Senate Panel Assails FDA FundingApr 16, 2008 | Parker Waichman LLP
According to this week’s bipartisan Senate panel meeting, the US Food and Drug Administration (FDA) does not have adequate funding “to adequately protect the nation's increasingly global supply of food and drugs.” The lawmakers confirmed that the FDA needs millions more dollars than the $2.4 billion the Bush administration requested for 2009 to keep up with the much-needed inspections of overseas manufacturing plants and to monitor drug side effects and food contamination. "There is no new money for food safety, medicinal products safety or anything else," said Herb Kohl, a Wisconsin Democrat and chairman of a Senate appropriations subcommittee. "I find that troubling."
These discussions follow the most recent drug scare, over contamination of a raw ingredient made in China and a component of Baxter International Inc.'s blood thinner heparin as well as numerous reports of tainted pet food and bacteria-laced peanut butter, spinach, and lettuce. Heparin was linked to dozens of deaths and adverse reactions in over 700 patients. Millions take heparin annually to avoid potentially life-threatening blood clots.
Senator Robert Bennett of Utah, the panel's top Republican, did defend the FDA's overall performance, but added, "The budget that has been submitted by the administration appears to me to be inadequate to meet those challenges." The panel is currently reviewing how much taxpayer money will be needed for the FDA for fiscal year 2009, which starts in October. External experts assembled by the FDA said the agency needs an additional $375 million to improve its oversight of those products that comprise about 25 percent of the US economy.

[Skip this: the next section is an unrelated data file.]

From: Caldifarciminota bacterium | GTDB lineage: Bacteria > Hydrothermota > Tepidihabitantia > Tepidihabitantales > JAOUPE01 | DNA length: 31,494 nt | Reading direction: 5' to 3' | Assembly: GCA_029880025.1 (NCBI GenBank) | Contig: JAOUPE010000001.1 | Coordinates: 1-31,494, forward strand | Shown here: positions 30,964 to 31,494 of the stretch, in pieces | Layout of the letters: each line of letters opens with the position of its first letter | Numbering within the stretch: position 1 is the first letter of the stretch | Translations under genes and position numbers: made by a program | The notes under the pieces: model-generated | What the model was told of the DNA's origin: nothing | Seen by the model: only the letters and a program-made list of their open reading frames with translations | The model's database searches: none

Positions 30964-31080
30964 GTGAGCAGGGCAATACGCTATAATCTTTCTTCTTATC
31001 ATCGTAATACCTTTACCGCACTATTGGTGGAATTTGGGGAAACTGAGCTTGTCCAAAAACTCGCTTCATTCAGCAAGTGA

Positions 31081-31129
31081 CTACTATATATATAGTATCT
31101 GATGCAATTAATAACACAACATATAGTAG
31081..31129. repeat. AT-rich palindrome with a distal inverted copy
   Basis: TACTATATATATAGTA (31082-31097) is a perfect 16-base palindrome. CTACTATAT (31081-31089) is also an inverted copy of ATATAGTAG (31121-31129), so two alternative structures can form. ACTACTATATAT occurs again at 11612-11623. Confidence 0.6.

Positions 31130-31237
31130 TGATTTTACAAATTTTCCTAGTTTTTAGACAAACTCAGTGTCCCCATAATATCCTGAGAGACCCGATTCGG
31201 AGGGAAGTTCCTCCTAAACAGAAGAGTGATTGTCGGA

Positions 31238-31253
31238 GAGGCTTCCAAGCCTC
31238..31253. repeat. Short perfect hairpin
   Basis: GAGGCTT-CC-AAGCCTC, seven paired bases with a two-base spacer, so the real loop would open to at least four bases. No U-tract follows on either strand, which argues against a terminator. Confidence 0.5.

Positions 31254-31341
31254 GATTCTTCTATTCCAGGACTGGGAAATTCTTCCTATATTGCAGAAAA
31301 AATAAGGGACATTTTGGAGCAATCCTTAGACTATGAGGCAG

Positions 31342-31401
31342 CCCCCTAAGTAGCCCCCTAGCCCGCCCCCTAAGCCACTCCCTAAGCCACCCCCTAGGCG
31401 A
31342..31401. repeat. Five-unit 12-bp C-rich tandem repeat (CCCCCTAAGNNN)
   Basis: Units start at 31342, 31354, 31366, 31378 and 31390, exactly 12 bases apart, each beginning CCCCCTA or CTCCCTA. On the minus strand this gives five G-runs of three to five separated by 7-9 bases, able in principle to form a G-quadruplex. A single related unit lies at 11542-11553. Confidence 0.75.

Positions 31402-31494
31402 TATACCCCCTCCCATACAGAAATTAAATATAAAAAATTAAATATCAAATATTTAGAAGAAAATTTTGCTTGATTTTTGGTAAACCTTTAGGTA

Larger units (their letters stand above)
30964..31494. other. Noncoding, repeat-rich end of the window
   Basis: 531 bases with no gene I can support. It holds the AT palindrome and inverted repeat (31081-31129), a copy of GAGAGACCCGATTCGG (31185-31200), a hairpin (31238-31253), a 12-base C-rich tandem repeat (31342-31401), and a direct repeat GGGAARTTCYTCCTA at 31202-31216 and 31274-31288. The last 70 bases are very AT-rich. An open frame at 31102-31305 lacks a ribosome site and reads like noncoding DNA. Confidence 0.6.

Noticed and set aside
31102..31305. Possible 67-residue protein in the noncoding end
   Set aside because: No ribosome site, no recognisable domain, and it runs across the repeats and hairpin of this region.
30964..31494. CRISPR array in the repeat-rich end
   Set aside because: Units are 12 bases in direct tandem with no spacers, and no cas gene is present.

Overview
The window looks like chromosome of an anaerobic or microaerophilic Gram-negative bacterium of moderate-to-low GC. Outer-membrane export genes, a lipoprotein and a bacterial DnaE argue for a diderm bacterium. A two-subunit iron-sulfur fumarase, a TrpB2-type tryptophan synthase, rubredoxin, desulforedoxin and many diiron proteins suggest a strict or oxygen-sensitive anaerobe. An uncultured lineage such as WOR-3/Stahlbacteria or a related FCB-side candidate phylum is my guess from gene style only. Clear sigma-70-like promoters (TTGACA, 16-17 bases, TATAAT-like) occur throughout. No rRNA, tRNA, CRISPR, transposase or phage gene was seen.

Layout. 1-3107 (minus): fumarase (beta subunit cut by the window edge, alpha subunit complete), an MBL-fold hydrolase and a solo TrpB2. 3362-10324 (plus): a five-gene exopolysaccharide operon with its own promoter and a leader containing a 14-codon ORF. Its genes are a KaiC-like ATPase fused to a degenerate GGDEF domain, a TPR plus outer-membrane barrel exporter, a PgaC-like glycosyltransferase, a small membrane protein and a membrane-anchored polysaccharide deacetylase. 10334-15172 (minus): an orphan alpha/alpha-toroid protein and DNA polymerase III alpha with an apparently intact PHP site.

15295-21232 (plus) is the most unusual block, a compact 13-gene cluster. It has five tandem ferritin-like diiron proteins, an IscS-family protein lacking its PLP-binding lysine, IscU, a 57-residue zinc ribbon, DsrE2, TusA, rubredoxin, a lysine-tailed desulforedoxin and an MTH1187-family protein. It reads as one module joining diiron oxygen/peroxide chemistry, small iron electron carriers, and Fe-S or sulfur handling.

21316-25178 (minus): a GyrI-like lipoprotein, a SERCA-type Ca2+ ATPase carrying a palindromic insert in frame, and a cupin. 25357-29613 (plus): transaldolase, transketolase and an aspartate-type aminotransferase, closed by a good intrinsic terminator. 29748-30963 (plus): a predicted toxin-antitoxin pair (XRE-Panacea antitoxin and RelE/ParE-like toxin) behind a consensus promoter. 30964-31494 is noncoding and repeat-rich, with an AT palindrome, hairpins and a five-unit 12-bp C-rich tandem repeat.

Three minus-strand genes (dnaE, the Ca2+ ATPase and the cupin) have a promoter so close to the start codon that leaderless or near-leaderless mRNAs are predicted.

FDA Commissioner Andrew von Eschenbach, whom President George W. Bush appointed, said the FDA would have trouble using such a large sum in one year, but could use $100 million and would use some of the funding to create new FDA offices overseas, including in China. Meanwhile, the FDA is creating a temporary facility in Beijing next month, hoping to make it official by September. Two other FDA offices are planned in Shanghai and Guangzhou for a total of 13 employees in China and the FDA is hoping to have five offices overseas and is looking at setting up offices in India, the Middle East, Latin America, and Europe. Additional funding could also go toward upgrading the agency’s antiquated systems, von Eschenbach added.
The FDA focuses on domestic companies, with about 1,200 inspections conducted annually in the US; however, only about 300 foreign facilities are inspected annually. In November, the Government Accountability Office found the FDA didn’t know how many foreign firms are actually subject to inspection and the FDA could not confirm how many foreign firms have never been inspected. The agency has a list of 3,249 firms, but at the current rate of inspection, it would take the FDA over 13 years to go through each firm on its list. Today, approximately 80 percent of all active drug ingredients come from abroad. Worse, many of these drug-manufacturing plants are in developing countries that don't have infrastructure that meets U.S. safety standards.